Film Friday: John Wick

The son of a local gangster and his mates break in to John Wick’s house, steal his car and kill his dog. So Mr John Wick is understandably rather displeased. J. W. is a retired hitman, and you don’t cross a retired hitman. He immediately goes down to his cellar, smashes up the floor and – boom! – digs up his retired stash of very big guns with lots of bullets. Stand back – John Wick’s getting payback. When the local gangster hears about what happened he sends a small army round to visit John Wick. A small army? Meh – that’s easy meat for the likes of J Wick Esquire.

This is a film chock full of bad guys getting blown away. And I mean hundreds of them. In fact John Wick’s town must be populated by gangsters because there are only a few folks who don’t appear to want to kill him. But John’s not phased – he’s after revenge and he’s gonna get it. In Genesis 34 there is a tragic tale. A local prince in the town of Shechem meets Jacob’s daughter and immediately falls for her. However, this turns horrific when he grabs her and rapes her. Dinah’s brothers immediately set out to take revenge, not only on the prince but on every man in Shechem. The prince claims to love their sister Dinah and asks to marry her, so the brothers agree, just so long as every man in Shechem is circumcised. They agree to this – and here comes the chance for payback. While the men are recovering from their wounds the brothers pile in, kill them all, and loot the town. Their father Jacob is distraught. ‘You’ve turned my name into a foul stench,’ he says. ‘Now we are a marked bunch – everyone round here will be out to kill us.’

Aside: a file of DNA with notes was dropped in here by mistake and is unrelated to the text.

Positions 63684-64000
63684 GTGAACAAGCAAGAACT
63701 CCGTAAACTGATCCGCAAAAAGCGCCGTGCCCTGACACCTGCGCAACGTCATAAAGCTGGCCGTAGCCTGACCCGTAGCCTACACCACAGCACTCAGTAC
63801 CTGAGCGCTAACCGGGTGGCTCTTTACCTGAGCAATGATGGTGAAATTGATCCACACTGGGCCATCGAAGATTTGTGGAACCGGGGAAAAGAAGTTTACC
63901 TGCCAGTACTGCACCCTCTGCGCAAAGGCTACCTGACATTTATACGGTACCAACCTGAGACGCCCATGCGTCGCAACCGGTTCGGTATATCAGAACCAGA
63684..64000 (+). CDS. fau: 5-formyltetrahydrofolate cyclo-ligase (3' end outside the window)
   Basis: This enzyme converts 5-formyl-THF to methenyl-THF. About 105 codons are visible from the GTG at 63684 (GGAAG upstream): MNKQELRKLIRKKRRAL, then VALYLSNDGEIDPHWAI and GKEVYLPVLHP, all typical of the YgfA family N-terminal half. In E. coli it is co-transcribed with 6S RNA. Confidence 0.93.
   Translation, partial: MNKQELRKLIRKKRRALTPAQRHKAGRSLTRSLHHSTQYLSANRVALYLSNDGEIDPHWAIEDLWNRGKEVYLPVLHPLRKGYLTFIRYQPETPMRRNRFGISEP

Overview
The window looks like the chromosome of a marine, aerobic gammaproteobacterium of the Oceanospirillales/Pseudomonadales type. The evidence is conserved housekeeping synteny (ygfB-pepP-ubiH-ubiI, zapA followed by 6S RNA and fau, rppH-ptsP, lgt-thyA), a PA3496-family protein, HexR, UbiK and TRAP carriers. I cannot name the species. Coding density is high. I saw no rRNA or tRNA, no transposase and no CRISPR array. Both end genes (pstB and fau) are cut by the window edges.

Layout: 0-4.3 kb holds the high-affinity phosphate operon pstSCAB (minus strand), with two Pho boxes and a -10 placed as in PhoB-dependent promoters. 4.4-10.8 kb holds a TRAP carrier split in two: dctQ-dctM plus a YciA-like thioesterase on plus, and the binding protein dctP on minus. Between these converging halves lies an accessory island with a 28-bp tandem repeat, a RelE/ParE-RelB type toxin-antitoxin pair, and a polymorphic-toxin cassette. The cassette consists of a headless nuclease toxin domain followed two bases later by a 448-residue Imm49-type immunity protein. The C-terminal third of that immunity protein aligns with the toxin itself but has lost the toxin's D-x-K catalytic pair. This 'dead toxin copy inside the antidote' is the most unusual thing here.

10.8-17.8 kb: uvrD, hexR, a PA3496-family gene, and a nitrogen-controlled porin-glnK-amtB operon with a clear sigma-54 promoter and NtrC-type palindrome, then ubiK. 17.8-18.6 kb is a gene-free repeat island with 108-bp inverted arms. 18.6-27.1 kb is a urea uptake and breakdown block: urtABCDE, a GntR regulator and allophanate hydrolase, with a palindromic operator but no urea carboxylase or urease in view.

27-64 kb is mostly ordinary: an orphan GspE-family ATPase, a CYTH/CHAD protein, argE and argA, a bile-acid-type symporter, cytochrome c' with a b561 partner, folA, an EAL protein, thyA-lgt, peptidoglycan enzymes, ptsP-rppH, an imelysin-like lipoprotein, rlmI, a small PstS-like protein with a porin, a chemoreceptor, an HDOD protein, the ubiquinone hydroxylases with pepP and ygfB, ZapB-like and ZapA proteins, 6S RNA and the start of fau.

Revenge is an animal that can easily run out of control. The brothers, like John Wick, had been terribly wronged, and perhaps we can understand their hunger for retribution. But the cost is high, and we wonder what it must have done to them to be the perpetrators of such violence. Forgiveness is a hard currency. It costs the earth sometimes. I recall seeing a BBC documentary about the wife of one of the pilots killed on September 11th 2001. She is a Christian and felt the call deep within her to forgive those who had murdered her husband. This Good Friday documentary was called What’s the Point of Forgiveness and it also told of Jesus, dying in terrible pain, murdered by a corrupt system, who called out as he died, ‘Father forgive them. For they don’t know what they are doing.’ Revenge is mine, says the Lord, in Romans chapter 12 and verse 19; and on that Good Friday he chose to deal with it in a radical way. It’s been said that nurturing unforgiveness is a bit like drinking poison yourself and waiting for your enemy to die. Perhaps on that day Jesus drank the poison himself, to help free us from the ill effects that can grow from the desire for revenge and to harbour unforgiveness.

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